The Niger State Ministry of Health budgeted about ₦35 million Naira in the 2019 budget.  Out of this amount, ₦18 was captured under the capital estimate alongside other programmes in the Agency while the remaining ₦17 was the capital receipt matching funds for UNICEF support to health promotion and Supplemental Immunization Activities (SIAs). Although, there was no evidence of fund release in 2019, the Director Immunization claimed that a total of ₦35 million was released from public health emergency vote to carter for the 2019 measles campaign. More so, about ₦9 and ₦15 million were allocated in the approved budget of 2020 and 2021 respectively but the RI unit through its Agency was not able to access the funds (Table 1). Thus, RI activities captured in the state, plan were not implemented due to lack of cash backing from the state through the State Ministry of Finance. All immunization activities implemented in 2020 and 2021 were donor-funded. The reasons were far-fetched including the non-requisition by the RI Unit through the Agency and inadequate capacity to carry out all the processes involved in the funds release by the relevant MDAs.

Table 3: Total state budget for RI programme

YEAR TOTAL STATE BUDGET AMOUNT ALLOCATED (₦) ACTUAL RELEASES (₦) PERCENTAGE RELEASES (%)
2019 SOML + State Budget 77,883,138.26 42,000,000.00 54
2020 SOML + State Budget 12,311,529.13 3,300,000.00 27
2021 SOML + State Budget 15,000,000.00 0 0

 

The consolidated budget for RI in the State shows that the percentage releases for the allocated funds are about half of the total budget earmarked for RI activities in 2019 while less than third of the fund allocated to RI was released in 2020. In 2021, there was no budget release as of the second quarter of the year. SOML Programme is at the closeout stage coupled with the shrinking donor support that is not sustainable; the State must begin to think outside the box for RI resource mobilization and address all the barriers related to budget allocation and releases, otherwise achieving the ambitious target of 90% pentavalent three coverage will remain a dream. The trend of non-release of budget was also observed in the state budget for the last five years (2017-2021).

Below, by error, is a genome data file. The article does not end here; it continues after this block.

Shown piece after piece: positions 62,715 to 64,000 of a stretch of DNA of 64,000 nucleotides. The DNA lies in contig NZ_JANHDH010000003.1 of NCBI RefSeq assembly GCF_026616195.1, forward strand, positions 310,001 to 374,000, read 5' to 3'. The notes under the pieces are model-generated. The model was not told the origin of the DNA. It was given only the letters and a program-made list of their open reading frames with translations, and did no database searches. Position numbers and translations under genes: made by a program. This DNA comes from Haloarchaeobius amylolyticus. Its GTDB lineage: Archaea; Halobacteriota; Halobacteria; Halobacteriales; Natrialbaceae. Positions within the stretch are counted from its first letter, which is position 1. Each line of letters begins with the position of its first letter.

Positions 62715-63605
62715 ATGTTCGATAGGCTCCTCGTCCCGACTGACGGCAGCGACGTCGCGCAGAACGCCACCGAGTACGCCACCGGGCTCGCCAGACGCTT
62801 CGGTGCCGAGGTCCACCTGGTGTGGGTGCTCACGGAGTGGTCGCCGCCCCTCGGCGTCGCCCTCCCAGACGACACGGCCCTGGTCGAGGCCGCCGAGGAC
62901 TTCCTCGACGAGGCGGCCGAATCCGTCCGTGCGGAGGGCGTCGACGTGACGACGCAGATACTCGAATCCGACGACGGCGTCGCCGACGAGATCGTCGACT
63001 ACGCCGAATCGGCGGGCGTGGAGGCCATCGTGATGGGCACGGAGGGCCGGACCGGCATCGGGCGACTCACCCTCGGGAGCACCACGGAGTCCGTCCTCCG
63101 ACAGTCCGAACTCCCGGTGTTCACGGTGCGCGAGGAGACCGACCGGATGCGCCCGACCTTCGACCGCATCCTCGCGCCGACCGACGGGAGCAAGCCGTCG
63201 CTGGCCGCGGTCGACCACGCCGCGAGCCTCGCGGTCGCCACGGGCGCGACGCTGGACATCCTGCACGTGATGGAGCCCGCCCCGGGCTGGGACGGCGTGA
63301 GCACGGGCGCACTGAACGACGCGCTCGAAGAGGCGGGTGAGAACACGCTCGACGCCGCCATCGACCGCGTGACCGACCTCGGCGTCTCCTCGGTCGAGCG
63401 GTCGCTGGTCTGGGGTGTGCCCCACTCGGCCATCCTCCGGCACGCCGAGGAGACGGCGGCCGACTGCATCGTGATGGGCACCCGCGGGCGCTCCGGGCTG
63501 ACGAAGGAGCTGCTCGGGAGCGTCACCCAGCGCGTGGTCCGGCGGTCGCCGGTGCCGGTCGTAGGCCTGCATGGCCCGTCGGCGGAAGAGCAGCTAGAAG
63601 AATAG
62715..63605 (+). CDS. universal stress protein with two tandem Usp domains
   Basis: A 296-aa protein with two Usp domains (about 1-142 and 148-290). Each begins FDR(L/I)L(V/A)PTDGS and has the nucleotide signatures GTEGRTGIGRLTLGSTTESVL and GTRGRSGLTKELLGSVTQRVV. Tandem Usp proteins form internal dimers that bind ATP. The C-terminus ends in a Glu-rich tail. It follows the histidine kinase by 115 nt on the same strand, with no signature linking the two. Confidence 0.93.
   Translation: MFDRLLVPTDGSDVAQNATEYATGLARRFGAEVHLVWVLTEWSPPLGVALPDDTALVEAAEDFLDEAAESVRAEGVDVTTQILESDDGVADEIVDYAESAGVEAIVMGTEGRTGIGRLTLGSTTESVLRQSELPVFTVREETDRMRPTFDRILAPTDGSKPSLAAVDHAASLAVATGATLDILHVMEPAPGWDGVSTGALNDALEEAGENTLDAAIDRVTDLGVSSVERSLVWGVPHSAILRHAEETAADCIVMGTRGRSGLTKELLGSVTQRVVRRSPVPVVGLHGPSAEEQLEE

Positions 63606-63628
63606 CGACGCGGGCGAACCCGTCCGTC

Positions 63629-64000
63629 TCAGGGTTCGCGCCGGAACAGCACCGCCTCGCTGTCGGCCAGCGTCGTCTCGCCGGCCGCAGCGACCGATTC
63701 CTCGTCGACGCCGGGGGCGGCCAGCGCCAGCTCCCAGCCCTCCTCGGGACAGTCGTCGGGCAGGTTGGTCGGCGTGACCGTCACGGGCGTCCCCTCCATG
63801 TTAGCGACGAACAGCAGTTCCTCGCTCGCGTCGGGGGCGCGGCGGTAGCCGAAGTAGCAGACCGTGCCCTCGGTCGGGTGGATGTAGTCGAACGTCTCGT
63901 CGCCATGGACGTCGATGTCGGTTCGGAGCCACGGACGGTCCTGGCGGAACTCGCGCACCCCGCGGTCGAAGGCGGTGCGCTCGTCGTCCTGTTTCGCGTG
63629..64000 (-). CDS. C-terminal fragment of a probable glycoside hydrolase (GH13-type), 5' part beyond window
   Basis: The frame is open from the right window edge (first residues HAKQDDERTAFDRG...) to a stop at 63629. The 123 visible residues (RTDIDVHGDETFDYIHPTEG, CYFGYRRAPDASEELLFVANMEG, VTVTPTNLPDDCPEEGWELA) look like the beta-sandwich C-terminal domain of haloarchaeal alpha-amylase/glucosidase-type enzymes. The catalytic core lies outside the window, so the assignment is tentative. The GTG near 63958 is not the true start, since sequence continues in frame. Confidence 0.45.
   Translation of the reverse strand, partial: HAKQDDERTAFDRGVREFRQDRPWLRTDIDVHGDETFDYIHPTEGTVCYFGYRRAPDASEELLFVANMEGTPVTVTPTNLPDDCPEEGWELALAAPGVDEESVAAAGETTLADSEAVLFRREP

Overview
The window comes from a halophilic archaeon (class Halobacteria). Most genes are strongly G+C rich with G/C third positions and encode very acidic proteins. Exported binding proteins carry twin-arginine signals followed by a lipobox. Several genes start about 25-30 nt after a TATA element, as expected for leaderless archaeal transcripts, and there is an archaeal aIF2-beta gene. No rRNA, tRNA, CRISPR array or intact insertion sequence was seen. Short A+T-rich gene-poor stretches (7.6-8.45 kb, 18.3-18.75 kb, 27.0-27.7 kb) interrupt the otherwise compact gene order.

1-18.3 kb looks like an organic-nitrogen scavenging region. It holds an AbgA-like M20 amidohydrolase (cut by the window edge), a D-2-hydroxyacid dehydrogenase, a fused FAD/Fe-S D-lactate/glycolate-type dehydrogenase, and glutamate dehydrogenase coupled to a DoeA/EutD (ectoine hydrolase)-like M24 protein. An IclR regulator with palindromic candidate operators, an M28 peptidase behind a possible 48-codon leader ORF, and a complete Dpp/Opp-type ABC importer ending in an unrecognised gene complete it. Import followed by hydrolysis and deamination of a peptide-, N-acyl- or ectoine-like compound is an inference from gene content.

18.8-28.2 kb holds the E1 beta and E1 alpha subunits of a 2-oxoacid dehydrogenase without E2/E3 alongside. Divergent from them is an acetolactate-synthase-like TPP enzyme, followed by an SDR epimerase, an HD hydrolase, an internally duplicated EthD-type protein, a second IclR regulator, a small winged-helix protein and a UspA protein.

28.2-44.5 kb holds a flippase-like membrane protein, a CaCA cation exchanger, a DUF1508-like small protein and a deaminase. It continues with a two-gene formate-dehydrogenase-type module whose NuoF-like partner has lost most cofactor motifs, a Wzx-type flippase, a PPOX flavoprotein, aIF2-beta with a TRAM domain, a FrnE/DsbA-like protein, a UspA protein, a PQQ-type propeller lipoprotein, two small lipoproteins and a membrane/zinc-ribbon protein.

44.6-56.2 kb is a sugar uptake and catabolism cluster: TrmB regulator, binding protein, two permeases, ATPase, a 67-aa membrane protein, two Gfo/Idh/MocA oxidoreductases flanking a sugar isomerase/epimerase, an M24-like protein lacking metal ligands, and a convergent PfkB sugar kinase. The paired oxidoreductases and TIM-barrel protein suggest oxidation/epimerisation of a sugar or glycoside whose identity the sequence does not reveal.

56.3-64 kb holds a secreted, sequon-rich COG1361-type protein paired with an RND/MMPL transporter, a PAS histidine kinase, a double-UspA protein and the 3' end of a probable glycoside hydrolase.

Figure 1: Trend of Niger State RI Budget Release (2017-2020)

Findings also show a marked increase in RI funds releases in 2019 that is attributed to the SOML intervention in the State. The budget release shrinks in 2020 with no observable release in 2021. The pattern shows state dependency to SOML Programme and Partners intervention. Also, the impact of Covid-19 in 2020 had a toll on the overall delivery of PHC services including routine immunization., some of the bottleneck identify include Budget allocation and release; Provision of budget ceiling to MDAs:  Limited requisition capacity of Ministries, Departments, and Agencies (MDAs): Low Capacity for Programme Fund Requisitions by MDAs:  and Over-dependence on Donors for PHC Services: 

Next Step

CCRHS-PAS to validate findings and conduct dissemination meeting with key stakeholders